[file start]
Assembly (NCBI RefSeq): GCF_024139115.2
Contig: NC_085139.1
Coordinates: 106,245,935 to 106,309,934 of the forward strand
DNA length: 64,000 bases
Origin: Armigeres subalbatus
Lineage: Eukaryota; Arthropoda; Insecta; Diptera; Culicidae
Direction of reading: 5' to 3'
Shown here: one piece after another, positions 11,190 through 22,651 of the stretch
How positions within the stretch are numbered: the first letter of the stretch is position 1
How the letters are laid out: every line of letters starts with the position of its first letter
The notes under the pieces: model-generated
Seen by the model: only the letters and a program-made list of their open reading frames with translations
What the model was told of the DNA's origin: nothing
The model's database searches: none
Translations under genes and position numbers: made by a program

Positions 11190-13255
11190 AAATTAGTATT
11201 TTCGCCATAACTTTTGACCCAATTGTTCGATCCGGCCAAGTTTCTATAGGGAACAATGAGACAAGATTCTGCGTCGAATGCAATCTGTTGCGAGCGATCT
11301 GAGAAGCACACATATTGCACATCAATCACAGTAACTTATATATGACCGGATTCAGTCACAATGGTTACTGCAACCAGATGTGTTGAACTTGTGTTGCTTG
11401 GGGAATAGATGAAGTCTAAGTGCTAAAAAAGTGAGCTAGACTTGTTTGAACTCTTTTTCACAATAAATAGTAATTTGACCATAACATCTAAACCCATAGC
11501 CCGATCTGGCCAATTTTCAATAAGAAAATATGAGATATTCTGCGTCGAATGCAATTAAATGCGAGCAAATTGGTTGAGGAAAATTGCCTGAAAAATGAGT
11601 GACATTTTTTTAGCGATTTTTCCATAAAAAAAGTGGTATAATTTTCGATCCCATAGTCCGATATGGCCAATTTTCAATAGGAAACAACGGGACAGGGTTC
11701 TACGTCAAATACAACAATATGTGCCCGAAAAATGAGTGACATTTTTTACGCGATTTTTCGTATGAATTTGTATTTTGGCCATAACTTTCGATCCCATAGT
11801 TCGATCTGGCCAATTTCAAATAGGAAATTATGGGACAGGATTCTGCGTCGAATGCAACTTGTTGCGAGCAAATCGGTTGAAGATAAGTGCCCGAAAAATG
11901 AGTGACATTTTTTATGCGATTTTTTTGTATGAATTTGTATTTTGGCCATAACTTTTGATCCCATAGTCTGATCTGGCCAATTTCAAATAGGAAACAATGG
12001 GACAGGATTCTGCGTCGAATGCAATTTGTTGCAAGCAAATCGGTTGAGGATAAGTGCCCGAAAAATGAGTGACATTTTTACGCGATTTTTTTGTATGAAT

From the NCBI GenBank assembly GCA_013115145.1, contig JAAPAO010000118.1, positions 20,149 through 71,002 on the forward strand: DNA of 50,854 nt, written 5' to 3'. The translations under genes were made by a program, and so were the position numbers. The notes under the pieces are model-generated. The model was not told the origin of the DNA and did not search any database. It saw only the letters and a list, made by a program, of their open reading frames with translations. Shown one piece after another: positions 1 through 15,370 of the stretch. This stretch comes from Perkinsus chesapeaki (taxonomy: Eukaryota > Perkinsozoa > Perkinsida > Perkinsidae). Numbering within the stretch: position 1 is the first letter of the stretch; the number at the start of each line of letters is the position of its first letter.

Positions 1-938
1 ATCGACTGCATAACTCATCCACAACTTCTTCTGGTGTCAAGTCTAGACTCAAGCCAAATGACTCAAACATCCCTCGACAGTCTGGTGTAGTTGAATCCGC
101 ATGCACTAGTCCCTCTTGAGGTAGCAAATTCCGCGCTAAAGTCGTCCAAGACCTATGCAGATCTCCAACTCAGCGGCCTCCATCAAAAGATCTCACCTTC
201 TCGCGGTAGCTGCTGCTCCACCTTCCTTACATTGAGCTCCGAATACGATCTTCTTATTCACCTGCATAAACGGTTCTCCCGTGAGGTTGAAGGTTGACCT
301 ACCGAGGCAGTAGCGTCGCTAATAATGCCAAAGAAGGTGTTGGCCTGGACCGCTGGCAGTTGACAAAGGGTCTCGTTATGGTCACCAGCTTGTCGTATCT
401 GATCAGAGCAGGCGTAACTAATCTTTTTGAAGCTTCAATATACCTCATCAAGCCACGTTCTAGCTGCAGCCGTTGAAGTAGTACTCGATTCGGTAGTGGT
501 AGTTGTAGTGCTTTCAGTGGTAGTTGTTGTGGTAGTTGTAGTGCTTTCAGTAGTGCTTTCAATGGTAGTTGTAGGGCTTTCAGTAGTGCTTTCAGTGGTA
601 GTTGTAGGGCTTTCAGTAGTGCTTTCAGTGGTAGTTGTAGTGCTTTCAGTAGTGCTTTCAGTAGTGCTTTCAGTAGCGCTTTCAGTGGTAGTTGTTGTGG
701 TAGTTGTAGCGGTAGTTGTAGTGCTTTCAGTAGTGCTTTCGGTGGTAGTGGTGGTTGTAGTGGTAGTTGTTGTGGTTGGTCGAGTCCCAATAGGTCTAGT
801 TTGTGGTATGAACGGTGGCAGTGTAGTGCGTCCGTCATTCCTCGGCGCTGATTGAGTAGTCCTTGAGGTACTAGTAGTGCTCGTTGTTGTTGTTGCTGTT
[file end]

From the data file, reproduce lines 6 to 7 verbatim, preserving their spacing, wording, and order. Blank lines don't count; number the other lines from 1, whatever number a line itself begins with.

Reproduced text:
Lineage: Eukaryota; Arthropoda; Insecta; Diptera; Culicidae
Direction of reading: 5' to 3'